First on branch banking. Of course nobody believes branch banking should be banned, but its awfully peculiar that a “free bank” can’t just stand on its own. It needs multiple branches to remain solvent. What other businesses operate this way? And yeah, if my New Jersey bank is having liquidity issues, I can save it by taking reserves from my Pennsylvania branch, but this just increases the likelihood of liquidity issues at my PA branch. Branch banking is just a patchwork attempt to salvage a faulty system.

      Second, of course there could only be a “currency shortage” if one buys in to some version of sticky wages and prices. Many of us find the monetary equilibrium theory to be untenable (and I thought you did too Johnathan!?). But if we make that heroic assumption that there is a currency shortage, how does this cause a bank run? If people wish to increase their cash holdings, but can’t because there is a “shortage”, how does it make sense to go to the bank and exchange one type money for another (notes for gold coins)? This won’t increase the total money supply in the hands of the depositor. It hardly seems rational to do so and free bankers are pretty explicit in proclaiming that the public will have no desire to hold gold. So this notion that a currency shortage is responsible for the bank panic is also untenable. The only way to salvage the free banking theory here is to just accept Joe’s explanation. Public policy engendered excessive credit expansion which ended in bank panics. But of course its hard for a free banker to admit there was excess credit expansion because this puts their own theory on shaky ground.

      • And once a run does occur because people fear the bank can’t make good on its contractual obligations, how does issuing more paper money and more claims to the same gold solve this problem?

      • Well, fiduciary overissue aside, you don’t think individual branch managers can make entrepreneurial mistakes? There are plenty of reasons why one individual branch might find itself with a liquidity shortage. Also, bad entrepreneurial actions of another bank in the area can lead to an information-run on “sounder” banks, pressuring them as well.

        And, wrt to currency shortages, we’re talking about two different things. I’m not talking about monetary disequilibrium; I’m talking about a shortage of available deposited inside money that the bank has to meet withdrawals (which, at first, are for inside money). And, again, I should stress the difference between runs on banks and panics that can result from these runs.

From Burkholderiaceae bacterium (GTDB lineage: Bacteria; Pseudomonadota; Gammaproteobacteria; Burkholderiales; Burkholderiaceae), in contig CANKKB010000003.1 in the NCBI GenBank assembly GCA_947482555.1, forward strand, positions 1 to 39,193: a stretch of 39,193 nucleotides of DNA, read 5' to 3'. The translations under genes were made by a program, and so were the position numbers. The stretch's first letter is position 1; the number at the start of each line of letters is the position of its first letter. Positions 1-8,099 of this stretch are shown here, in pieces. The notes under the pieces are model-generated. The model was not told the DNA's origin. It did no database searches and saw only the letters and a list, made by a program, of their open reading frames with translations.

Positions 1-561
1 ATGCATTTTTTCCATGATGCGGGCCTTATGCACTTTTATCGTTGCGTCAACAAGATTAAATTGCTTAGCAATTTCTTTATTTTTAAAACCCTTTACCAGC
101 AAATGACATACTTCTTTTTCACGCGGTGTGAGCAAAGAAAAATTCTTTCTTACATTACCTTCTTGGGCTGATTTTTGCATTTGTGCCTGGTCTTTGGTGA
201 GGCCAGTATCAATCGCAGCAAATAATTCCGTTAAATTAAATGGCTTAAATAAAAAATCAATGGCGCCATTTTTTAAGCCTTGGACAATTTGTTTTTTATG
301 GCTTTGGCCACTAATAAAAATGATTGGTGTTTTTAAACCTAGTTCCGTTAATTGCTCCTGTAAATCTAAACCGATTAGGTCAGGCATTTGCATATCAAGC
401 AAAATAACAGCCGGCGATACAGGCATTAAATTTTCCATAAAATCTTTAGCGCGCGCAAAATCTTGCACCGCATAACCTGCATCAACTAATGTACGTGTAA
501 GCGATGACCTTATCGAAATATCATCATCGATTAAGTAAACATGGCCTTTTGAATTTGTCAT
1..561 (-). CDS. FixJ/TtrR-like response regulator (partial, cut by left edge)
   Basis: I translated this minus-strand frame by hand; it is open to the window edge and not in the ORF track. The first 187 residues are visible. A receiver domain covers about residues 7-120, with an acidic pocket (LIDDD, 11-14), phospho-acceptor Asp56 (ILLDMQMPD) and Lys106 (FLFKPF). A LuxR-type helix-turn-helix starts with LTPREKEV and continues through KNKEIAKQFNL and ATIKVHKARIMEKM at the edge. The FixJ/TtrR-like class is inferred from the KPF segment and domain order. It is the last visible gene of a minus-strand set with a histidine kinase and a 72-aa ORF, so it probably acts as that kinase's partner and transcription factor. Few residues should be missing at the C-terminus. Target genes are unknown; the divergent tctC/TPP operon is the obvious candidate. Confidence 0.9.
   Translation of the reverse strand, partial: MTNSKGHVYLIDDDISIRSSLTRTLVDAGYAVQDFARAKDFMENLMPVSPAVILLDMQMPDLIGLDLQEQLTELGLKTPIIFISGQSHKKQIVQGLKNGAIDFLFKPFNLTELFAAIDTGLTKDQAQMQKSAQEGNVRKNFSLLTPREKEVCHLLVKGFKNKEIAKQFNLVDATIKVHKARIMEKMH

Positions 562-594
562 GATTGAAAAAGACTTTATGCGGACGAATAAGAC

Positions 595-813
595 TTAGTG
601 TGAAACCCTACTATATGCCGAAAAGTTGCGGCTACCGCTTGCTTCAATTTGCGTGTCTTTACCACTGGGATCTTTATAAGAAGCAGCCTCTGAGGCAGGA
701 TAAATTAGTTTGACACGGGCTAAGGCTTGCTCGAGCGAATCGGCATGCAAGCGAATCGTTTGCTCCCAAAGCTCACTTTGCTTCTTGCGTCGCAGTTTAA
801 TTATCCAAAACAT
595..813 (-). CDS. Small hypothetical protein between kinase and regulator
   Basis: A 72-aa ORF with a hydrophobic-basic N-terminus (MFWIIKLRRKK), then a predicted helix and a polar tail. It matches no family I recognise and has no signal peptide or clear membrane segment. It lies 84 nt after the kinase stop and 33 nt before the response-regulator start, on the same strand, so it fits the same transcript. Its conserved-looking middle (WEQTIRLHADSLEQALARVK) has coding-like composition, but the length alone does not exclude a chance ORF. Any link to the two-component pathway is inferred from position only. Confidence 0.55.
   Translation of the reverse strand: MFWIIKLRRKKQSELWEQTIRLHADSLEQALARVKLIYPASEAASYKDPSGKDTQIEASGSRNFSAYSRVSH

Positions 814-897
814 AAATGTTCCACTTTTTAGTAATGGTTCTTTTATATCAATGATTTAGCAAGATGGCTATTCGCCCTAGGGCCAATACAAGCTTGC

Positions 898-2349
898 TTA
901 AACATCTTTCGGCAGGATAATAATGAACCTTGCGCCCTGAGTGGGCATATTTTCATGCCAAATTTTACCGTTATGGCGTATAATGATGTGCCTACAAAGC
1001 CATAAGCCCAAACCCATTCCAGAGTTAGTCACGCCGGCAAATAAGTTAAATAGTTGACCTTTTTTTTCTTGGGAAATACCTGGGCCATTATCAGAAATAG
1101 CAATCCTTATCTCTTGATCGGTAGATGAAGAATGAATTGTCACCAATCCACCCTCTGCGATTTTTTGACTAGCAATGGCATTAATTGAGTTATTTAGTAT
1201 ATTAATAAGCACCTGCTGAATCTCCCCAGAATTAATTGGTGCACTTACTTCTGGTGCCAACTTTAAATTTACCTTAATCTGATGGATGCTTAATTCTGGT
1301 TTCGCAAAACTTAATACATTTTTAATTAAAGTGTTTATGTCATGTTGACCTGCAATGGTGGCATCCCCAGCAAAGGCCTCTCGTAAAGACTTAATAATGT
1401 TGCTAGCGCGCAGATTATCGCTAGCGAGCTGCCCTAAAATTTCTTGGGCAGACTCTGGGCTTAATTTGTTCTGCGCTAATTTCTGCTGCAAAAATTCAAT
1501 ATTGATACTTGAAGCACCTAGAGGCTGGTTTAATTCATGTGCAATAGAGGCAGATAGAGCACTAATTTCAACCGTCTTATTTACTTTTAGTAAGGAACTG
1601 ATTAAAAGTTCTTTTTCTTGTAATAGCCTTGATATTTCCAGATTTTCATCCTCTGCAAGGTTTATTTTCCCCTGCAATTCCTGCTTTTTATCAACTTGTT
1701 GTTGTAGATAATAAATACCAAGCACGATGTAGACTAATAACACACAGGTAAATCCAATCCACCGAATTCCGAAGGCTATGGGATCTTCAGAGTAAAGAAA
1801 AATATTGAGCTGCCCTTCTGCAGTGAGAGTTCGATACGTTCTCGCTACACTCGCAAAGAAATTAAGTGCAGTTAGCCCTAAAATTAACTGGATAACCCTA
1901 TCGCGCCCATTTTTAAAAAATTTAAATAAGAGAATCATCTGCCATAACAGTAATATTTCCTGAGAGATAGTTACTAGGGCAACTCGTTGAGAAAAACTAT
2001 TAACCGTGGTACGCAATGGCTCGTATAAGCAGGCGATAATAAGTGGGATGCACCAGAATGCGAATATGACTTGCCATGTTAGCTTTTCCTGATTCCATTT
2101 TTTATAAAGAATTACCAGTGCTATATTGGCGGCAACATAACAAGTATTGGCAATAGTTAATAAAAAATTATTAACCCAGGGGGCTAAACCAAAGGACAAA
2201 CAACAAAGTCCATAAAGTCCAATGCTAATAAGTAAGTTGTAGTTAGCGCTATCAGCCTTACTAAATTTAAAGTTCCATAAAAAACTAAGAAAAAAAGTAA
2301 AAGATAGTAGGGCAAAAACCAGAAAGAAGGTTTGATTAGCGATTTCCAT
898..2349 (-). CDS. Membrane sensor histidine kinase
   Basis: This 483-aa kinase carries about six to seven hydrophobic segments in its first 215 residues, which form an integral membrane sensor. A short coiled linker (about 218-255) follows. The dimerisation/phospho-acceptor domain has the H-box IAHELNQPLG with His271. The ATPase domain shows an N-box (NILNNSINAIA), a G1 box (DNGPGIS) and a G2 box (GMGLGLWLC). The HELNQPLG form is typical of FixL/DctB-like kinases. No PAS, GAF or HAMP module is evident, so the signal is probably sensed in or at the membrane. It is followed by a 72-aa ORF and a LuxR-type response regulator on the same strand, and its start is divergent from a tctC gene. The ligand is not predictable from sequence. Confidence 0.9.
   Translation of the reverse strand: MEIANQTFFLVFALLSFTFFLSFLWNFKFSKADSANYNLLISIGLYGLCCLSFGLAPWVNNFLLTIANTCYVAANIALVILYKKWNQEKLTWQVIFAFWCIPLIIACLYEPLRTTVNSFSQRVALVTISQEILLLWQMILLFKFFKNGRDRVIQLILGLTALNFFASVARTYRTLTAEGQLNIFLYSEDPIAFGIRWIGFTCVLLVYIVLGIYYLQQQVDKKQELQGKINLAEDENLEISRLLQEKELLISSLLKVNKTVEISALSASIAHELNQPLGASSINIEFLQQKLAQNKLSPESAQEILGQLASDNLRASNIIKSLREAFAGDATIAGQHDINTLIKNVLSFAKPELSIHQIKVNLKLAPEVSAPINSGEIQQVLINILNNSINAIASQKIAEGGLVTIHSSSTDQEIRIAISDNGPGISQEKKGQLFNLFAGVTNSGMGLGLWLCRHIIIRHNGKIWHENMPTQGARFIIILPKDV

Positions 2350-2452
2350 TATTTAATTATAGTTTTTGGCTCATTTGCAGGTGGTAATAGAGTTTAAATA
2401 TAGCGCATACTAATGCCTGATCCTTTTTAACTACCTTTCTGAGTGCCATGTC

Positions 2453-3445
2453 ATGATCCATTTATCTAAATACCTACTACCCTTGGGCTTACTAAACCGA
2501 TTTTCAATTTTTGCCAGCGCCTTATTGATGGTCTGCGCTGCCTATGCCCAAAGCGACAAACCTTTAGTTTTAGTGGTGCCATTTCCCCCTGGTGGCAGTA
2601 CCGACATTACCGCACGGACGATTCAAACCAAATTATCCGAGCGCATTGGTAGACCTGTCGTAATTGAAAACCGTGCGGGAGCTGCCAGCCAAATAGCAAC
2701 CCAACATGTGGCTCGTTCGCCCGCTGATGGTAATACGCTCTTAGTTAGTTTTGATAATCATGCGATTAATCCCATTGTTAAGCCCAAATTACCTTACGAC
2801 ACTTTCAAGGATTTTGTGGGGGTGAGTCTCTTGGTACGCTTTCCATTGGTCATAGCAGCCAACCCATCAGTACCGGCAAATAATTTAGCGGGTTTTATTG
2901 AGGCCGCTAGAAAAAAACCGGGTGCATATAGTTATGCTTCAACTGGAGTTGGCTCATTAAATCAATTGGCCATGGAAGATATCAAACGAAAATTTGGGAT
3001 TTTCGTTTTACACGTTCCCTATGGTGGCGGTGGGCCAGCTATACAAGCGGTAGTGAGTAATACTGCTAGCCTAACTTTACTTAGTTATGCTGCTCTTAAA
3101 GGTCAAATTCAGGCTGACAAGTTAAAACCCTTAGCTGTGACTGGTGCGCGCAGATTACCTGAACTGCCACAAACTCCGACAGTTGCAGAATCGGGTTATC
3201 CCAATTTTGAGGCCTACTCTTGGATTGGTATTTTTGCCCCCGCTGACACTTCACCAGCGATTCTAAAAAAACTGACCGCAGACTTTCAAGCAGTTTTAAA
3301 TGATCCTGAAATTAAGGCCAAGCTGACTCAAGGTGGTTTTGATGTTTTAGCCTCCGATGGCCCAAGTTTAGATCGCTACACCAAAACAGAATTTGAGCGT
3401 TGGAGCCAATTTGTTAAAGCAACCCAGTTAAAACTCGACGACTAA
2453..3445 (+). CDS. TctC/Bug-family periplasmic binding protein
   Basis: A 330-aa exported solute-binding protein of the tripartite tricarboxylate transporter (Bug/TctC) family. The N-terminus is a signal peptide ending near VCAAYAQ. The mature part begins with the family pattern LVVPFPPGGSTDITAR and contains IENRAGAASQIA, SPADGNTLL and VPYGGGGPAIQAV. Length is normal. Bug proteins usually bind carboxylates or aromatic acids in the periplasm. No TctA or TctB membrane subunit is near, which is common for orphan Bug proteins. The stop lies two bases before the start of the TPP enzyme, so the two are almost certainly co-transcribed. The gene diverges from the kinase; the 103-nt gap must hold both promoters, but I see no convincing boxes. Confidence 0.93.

• Fwiw, while we might disagree with the specific argument, Austrian free bankers (Horwitz included,as far as I know), do believe that fiduciary overissue leads to business cycles. Which is why I did find Horwitz’ comments strange, but I thought that it might be that he was distinguishing between industrial cycles in general and the panic that might result from an information-run.

  2. Xanas,

    I have just finished this book for the second time. It is an astounding summary of the historical players and actions of our banking industry, in concert with an expanding federal government.

    The parallels with current events are obvious and beyond disturbing. Also, shills like Krugman were a major force in the eventual demise of our monetary system.

    Not only does he go into the specific acts, their sequence, and various interests of those who promoted and opposed the changes, but the political connections of the major players and stakeholders.

    I am often a critic of Rothbard’s political philosophy, but his work on the history of money and banking is phenominal.

  3. I definitely need to complete reading “A History of Money and Banking In the United States” which I have looked at but not thoroughly.

    Does Rothbard go into more detail about the specific laws that helped this cartel function? With words like “empowered” I assume that some state-level laws were in play.

    Also, I’d like to know if there is more information on the specific incidents where cash payments were suspended.